With Jenny’s experience and clear appreciation of the artistic side of wine, I was curious why it took her until now to start her own label. First, Jenny believes wine starts in the vineyard, so she wasn’t ready to do something for herself if she had to be buying fruit. She has her own now, that she fell upon quite interestingly. She had a client in 2009 that had some land on Ngatarawa Road, and asked her what he should plant. She had been reading studies about the Italian grape, Fiano, and thought it would be great for the Bay, as it was interesting, and had good acitity. It was a “throw-away comment,” as she describes it, but she told him to plant Fiano. She came back a year later, and he had planted it, and said to her, “well, are you going to make it?”

She made the first Fiano in 2013 for her client, and again in 2014. The plan was for her to continue making it for him, but due to personal reasons in 2015, he asked if Jenny wanted to take it over. She agreed, and made a small batch of the first Jenny Dobson Fiano. In 2016, she realized, “it was more wine than I could drink myself!” She released it to the public in 2017. Another reason she hadn’t started her label sooner was simply because she “was getting enough enjoyment out of helping other people make their own wines,” but she has realized, “if I don’t do this now I will never do it.”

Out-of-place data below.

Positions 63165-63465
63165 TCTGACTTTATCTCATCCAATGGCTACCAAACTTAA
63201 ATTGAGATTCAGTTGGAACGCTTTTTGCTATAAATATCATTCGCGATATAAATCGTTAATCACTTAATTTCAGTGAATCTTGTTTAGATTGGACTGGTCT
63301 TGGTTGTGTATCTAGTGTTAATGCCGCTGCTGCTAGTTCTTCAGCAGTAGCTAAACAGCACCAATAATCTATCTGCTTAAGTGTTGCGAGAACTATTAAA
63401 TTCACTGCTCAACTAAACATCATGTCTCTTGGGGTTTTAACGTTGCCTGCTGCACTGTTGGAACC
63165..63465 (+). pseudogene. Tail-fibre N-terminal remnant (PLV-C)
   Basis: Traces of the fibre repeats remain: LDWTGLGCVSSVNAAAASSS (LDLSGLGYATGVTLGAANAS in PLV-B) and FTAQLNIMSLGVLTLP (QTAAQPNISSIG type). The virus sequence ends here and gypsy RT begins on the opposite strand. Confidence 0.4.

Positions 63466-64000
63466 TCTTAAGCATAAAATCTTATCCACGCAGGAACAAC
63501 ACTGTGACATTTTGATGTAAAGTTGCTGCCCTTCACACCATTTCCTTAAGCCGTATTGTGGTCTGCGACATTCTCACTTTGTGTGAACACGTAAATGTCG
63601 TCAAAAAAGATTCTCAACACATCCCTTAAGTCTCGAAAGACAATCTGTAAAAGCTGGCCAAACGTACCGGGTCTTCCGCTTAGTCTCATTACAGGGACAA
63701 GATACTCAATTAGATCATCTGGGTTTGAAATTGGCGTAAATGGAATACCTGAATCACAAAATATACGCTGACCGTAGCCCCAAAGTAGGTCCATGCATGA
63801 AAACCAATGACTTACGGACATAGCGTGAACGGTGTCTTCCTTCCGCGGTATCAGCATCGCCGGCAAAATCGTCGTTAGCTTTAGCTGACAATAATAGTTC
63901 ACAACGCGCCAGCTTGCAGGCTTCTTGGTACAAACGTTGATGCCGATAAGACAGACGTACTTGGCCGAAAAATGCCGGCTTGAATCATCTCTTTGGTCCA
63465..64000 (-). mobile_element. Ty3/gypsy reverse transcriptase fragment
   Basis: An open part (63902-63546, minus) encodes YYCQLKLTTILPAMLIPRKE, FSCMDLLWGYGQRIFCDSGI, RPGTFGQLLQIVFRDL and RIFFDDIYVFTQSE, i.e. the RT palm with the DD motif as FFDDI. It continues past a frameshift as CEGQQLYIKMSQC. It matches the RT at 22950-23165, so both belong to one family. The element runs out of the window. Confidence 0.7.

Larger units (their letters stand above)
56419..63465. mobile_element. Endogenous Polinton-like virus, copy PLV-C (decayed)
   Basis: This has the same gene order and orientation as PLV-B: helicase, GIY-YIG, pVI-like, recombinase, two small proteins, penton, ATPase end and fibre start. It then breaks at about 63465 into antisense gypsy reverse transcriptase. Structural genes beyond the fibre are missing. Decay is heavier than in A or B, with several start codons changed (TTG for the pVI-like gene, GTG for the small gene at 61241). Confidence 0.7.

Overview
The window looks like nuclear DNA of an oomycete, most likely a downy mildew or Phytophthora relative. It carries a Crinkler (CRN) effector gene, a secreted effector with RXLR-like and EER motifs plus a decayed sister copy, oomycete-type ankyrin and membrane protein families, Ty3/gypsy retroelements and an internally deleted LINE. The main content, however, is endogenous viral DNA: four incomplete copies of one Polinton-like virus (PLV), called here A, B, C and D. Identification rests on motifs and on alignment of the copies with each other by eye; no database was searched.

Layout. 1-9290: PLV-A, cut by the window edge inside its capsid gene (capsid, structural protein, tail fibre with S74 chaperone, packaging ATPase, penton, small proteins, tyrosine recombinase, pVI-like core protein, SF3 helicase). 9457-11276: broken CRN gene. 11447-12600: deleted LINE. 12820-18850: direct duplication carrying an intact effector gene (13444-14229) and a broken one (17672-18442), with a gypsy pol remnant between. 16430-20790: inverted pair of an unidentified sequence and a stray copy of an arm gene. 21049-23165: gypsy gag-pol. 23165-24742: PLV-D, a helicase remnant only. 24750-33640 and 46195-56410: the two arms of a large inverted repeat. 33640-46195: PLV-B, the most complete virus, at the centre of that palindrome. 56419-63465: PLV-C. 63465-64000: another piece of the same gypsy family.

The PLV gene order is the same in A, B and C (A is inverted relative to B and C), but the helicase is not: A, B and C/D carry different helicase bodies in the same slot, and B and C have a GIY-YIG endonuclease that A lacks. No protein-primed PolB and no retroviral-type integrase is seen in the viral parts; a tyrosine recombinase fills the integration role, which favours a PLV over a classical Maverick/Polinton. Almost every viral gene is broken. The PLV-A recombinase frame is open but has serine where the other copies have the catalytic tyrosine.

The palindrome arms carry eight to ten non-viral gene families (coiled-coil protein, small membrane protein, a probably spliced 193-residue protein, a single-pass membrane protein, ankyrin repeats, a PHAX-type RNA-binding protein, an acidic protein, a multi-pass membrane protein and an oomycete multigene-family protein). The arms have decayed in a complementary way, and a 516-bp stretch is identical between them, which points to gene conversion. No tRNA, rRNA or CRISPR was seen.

Jenny’s Fiano

In 2018, she was inspired to add a red wine to her label, but wanted a unique one. She began exploring Hawke’s Bay Merlot with the aim to give it the “appeal that people like about Pinot Noir,” like “fragrance [and] texture but lightness and freshness in the mouth.”